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Wild Hearts Horses for Heroes helps veterans with PTSD

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At a holiday Open House today at her farm in West Bridgewater, MA, Julie Lovely introduced visitors to the upcoming Wild Hearts Horses for Heroes Healing through Horsemanship program that will serve veterans affected by Post Traumatic Stress Disorder (PTSD), Traumatic Brain Injury (TBI), and other invisible wounds of war, beginning in the spring of 2014.

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The program's equine therapists include the gray gelding, Izzy; 18-year-old Kipper, a Paint with a beautiful blue eye and a lovable nature who was donated for this work by his former owner; and the miniatures Bootsie and Jimmy, both of whom were adopted by Julie in 2006 after they had been rescued under the auspices of Dutch Downs Farm in Uxbridge.

Visitors munched on cookies in Ms. Lovely's immaculate barn, where they mingled with the horses and the human members of the nonprofit's team, including Jen Goddard, a Natural Horsemanship Trainer and proprietor of Levaland Farm in Middleboro, MA; Nicole Long, an equine facilitated therapist who offers one-on-one psychotherapy sessions in which she considers the horses to be her "co-therapists"; and Cheryl Meola, who is not only a mental health therapist specializing in helping people affected by trauma, but also a lifelong horse person with certifications from the Professional Association of Therapeutic Horsemanship (PATH) and the U.S. Eventing Association (USEA).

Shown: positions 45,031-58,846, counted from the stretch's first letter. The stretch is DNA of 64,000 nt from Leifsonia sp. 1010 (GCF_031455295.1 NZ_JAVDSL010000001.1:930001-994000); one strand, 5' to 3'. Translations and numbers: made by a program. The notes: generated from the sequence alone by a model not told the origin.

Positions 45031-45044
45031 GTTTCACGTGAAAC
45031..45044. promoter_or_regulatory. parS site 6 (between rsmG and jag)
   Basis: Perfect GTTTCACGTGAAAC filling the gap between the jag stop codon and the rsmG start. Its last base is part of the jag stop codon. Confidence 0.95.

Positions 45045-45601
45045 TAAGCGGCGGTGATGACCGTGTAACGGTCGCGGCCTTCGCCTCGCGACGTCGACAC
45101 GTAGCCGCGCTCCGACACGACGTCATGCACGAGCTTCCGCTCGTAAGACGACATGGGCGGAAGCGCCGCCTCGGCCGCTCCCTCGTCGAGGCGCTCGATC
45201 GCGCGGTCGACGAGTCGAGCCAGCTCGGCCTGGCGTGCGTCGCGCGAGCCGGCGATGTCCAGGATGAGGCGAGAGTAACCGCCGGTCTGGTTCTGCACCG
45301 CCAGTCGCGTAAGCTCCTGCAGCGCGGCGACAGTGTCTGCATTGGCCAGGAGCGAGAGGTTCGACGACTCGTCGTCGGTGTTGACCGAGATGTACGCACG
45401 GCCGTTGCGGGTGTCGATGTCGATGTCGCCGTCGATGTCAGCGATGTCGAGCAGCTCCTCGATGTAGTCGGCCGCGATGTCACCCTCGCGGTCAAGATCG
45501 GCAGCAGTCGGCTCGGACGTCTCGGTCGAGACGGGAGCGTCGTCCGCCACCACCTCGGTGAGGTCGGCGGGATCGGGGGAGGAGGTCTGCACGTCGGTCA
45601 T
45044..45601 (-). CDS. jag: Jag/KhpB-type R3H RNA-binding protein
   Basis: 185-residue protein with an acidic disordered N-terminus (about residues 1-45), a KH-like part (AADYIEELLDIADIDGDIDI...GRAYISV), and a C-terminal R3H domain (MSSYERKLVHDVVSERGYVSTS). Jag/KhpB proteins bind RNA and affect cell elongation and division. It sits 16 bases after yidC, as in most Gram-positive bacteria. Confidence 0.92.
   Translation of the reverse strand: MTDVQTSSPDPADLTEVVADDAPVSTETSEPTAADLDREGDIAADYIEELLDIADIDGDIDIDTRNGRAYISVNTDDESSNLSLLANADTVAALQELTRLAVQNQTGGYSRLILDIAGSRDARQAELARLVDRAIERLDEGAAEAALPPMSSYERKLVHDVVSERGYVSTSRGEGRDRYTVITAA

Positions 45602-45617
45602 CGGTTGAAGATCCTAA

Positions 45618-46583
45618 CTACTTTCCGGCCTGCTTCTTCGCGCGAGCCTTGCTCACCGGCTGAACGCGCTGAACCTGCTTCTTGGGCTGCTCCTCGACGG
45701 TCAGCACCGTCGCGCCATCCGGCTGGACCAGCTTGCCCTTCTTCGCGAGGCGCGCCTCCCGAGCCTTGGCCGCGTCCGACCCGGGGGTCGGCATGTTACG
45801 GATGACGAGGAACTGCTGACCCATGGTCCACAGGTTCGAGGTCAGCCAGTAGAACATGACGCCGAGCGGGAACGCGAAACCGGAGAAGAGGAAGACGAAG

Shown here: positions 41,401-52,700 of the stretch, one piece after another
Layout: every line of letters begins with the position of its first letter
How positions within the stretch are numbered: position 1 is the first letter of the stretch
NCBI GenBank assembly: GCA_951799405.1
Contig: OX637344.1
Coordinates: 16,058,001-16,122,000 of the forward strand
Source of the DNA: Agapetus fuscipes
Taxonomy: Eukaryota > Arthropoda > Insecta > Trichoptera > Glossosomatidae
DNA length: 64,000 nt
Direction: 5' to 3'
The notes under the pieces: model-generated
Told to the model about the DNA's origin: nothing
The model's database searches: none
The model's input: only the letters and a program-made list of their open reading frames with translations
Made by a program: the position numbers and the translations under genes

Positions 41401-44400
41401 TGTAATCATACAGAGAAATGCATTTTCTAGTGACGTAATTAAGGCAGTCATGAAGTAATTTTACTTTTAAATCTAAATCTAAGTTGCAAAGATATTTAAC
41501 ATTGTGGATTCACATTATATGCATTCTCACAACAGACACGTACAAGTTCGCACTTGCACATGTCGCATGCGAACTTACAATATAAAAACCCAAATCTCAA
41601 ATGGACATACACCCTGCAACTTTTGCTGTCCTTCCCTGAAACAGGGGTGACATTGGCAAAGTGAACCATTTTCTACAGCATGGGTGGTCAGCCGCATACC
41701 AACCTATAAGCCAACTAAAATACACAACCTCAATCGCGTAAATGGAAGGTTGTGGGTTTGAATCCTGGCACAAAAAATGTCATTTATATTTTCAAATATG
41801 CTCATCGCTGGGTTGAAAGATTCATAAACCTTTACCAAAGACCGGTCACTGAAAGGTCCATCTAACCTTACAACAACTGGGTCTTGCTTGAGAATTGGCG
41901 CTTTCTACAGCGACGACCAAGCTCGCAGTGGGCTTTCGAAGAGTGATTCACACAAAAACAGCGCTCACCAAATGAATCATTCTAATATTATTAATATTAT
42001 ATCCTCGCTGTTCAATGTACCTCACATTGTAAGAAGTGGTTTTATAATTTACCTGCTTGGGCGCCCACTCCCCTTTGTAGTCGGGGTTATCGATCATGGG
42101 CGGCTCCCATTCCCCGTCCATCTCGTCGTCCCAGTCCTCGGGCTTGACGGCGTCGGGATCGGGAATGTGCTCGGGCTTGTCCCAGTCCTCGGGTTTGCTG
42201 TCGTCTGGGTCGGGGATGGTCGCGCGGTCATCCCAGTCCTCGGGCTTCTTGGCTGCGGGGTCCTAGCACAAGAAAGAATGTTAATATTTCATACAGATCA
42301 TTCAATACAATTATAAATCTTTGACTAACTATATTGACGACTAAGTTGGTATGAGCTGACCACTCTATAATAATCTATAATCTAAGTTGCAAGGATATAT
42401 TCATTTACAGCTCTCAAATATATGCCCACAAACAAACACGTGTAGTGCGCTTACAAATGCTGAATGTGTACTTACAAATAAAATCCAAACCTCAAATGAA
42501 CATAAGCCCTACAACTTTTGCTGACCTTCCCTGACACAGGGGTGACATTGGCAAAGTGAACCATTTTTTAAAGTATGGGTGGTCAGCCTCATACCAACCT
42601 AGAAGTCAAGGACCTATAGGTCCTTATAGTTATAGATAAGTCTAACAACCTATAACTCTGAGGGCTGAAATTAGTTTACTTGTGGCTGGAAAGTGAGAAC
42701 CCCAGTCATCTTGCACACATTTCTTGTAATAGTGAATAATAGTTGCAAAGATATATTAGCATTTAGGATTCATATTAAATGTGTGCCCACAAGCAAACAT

Julie Lovely, Wild Hearts' founder and executive director, has been involved with equine-assisted therapy for more than 20 years. Her interest in helping veterans affected by PTSD has its roots in her own recovery from the traumatic experience of having escaped from a fire that had ravaged her apartment building when she was in college. When her father sustained a traumatic brain injury after a car accident a decade ago, it further fueled her desire to ease the suffering of people whose bodies and minds have been indelibly changed by violent episodes they were unable to prevent or control.

"Our Healing through Horsemanship program transcends both therapy and horsemanship and touches lives in ways never thought possible," explained Ms. Lovely. "Participants forge an indescribable bond with our horses and begin the journey to recovery. There is hope."

As prey animals who have a finely honed "fight or flight" instinct, horses have an innate understanding of the fears and impulses felt by combat veterans who have been scarred by their wartime experiences. During the Healing through Horsemanship program, veterans will have a hands-on opportunity to communicate and connect with horses in a way that can help them to rebuild their relationships with family, friends, and society.

Wild Hearts Horses for Heroes is a nonprofit organization supported solely by grants and tax-deductible private donations. Its goal is to transform the lives of everyone it has the privilege to serve, through the healing power of horsemanship.



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